Applied Game Theory, R.I.P. 1: Melodrama and Realism

For the past five years (more or less), Kurt Squire and I have written a monthly column, “Applied Game Theory,” for Computer Games Magazine. We recently learned that the publication is going out of business. Computer Games Magazine will be missed. It had a great bunch of columnists and writers and really took games seriously as an emerging form of expression, writing thoughtful reviews and well-informed opinion pieces. Unfortunately, if my experience was any indication, it didn’t necessarily reach engaged readers. I have met only two or three people who mentioned reading the columns in the five years that we were writing them, compared to the clear evidence of reader engagement with what’s going on in the blog. Given that, I thought I might share a few of the highpoints of the columns off and on for the next few weeks.

Today’s selections deal with aspects of game aesthetics — specifically with the relationship of melodrama to game design and with the concept of realism as it applies to games. Enjoy!

Games and the Melodramatic Imagination

Want to design a game to make us cry? Study melodrama.

Don’t snicker, o ye hardcore gamers. Although we associate melodrama with the soap opera — that is, “girly stuff”, melodrama has appealed as much to men as to women. Sports films like The Natural or Seabiscuit are classic examples of this, and in fact, most action-oriented genres are rooted in traditions from 19th century melodrama.

The best contemporary directors of melodrama might include James Cameron, Peter Jackson, Steven Spielberg, and John Woo, directors who combine action elements with character moments to generate a constantly high-level of emotional engagement. Consider this passage from Cameron’s The Abyss during which the male and female protagonist find themselves trapped in a rapidly flooding compartment with only one helmet and oxygen tank. Games include puzzles like this all the time, but few have achieved the emotional impact of this sequence.

Cameron deepens the emotional impact of this basic situation through a series of melodramatic devices: Playing with gender roles (the woman allows herself to go into hyperthermia in hopes that her ex-husband, the stronger swimmer can pull her to safety and revive her), dramatic gestures (the look of panic in her face as she starts to drown and the slow plummet of her hand as she gasps her last breath), emotionally amplifying secondary characters (the crew back on the ship who are upset about the woman’s choice and work hard to revive her), abrupt shifts of fortune (a last minute recovery just as we are convinced she is good and truly dead), performance cues (the rasping of the husband’s throat as he screams for help), and an overarching emotional logic (she is brought back to life not by scientific equipment, but by human passion as her ex-husband slaps her, demanding that she not accept death). When the scene ends, absorbed audiences gasp because they forgot to breathe. Classic melodrama depends upon dynamism, always sustaining the action at the moment of maximum emotional impact.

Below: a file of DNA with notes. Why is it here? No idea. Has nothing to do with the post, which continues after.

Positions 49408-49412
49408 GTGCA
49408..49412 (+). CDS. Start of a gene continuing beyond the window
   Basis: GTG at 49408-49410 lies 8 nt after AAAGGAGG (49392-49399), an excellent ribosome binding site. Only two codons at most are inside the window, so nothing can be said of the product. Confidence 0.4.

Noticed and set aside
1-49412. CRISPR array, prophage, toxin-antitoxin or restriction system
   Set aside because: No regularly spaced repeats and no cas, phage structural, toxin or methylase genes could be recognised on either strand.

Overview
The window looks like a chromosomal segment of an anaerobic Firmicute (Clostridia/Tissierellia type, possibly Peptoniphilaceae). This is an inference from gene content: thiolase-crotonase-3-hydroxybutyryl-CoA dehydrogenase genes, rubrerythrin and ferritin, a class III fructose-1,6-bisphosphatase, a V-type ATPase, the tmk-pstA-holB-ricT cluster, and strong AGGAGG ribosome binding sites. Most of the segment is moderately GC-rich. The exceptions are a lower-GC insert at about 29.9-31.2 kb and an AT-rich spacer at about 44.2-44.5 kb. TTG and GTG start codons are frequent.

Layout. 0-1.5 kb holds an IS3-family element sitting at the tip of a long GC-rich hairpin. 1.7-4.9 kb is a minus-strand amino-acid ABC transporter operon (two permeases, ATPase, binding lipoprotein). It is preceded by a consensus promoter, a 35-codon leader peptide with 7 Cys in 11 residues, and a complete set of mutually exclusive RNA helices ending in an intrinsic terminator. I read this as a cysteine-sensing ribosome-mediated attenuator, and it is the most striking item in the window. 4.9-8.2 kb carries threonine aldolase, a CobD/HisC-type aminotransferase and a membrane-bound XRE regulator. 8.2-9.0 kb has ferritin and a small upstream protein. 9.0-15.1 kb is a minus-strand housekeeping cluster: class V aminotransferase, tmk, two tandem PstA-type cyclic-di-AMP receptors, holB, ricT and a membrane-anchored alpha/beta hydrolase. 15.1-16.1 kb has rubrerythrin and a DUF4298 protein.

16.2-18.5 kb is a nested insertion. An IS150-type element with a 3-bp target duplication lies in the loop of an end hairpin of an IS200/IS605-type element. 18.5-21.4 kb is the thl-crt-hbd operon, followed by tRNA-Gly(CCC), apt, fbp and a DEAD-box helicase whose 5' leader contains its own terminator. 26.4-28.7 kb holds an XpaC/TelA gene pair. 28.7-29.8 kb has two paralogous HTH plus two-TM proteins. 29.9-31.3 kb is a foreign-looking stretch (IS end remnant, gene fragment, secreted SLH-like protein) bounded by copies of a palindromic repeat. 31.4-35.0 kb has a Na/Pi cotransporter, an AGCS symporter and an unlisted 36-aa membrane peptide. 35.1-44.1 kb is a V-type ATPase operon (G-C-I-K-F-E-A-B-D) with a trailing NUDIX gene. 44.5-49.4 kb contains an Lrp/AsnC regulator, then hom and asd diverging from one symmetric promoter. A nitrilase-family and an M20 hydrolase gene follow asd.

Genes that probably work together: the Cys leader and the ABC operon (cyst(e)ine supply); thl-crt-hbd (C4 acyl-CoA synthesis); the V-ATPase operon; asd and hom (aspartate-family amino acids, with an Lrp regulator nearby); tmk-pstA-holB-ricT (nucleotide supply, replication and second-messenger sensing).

Critics might argue that these conventions are unique to film, but most melodramatic techniques are within reach of today’s game designer. The intensity and scriptedness of a scene like this couldn’t be sustained for 40 hours, but it could be a key sequence driving other events. Classic melodrama understood the need to alternate between down time and emotional crisis points, using abrupt shifts between emotional tones and tempos to further agitating the spectator. And, we often associate melodrama with impassioned and frenzied speech, yet it could also work purely in pantomime, relying on dramatic gestures and atmospheric design ­ a technique platform games do well for fun or whimsy (think Psychonauts), but few games use for melodramatic effect.

Some most emotionally compelling games are beginning to embrace the melodramatic. Take, for example, the now classic game, Ico. The opening sequences work to build sympathy towards the central protagonists and use other elements of the mise-en-scene to amplify what they are feeling at any given moment. The designers exploit the contrasting scales of the characters’ small physical builds with the vast expanses of the castles they travel through. The game also relies on highly iconic gestures to communicate the protagonists’ vulnerability and concern for each other’s well being.

One lesson that game designers could take from classic melodrama is to recognize the vital roles that third party characters play in reflecting back and amplifying the underlying emotions of a sequence. Imagine a scene from television drama where a mother and father fight in front of their child. Some of the emotions will be carried by the active characters as they hurl words at each other which express tension and antagonism. But much more is carried by the response of the child, cowering in the corner with fear as the fight intensifies, perhaps giving a hopeful look for reconciliation. Classic melodrama contrasted the actions of the protagonists and antagonists with their impact on more passive characters, helping us to feel a greater stake in what is occurring. Games, historically, have remained so focused on the core conflict that they spend little time developing these kinds of reactive third party characters with most NPC seemingly oblivious to what’s happening around them.

Finally, the term melodrama originally referred to drama with music, and we often associate melodrama with swelling orchestration. Yet, melodrama also depends on the quality of performer’s voices (especially the inarticulate squeaks, grunts, and rasps which show the human body pushed beyond endurance) and by other expressive aspects of the soundscape (the howling wind, the clanking shutters, and so forth) — elements that survival horror games use to convey fear, but are rarely used for other emotions. Game designers can not expect to achieve melodramatic impact if they continue to shortchange the audiotrack.

Want to design a game that will make players cry? Study melodrama.


Game Realism? Get Real!

Arguments about video games and violence almost inevitably hit on the question of whether, as video game graphics become ever more realistic, we will reach a point where games are indistinguishable from reality. This is basically the old undergraduate trap of confusing realism and reality.